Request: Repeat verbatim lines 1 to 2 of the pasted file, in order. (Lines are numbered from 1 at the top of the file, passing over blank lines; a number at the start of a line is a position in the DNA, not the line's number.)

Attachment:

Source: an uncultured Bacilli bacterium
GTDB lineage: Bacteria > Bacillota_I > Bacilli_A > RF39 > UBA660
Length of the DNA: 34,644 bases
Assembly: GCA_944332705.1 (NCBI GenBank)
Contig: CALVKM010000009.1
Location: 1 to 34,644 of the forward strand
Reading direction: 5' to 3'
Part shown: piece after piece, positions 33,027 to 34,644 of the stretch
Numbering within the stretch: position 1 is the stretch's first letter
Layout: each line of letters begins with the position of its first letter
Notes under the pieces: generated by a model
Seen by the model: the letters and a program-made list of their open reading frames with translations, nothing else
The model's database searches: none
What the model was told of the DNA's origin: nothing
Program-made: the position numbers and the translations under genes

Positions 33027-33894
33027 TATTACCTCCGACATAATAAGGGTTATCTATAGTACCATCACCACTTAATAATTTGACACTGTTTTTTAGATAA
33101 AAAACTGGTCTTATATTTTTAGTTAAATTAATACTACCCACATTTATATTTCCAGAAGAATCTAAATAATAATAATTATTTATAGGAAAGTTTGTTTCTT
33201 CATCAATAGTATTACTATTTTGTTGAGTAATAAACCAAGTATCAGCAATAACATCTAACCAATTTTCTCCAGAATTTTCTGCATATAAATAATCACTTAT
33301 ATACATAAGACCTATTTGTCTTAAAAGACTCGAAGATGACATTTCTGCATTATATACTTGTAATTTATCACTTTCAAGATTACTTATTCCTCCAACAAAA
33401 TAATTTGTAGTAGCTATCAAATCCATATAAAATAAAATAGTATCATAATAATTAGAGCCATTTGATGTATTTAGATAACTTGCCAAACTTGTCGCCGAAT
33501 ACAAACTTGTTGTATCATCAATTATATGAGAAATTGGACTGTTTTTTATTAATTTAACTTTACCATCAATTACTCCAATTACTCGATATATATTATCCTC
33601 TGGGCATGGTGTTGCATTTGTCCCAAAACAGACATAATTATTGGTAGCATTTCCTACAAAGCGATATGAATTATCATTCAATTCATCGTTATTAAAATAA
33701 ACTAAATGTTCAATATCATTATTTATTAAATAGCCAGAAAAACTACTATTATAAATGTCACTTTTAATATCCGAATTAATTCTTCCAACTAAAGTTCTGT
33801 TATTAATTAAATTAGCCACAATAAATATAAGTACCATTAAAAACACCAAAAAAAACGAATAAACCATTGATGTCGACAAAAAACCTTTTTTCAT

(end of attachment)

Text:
Source: an uncultured Bacilli bacterium
GTDB lineage: Bacteria > Bacillota_I > Bacilli_A > RF39 > UBA660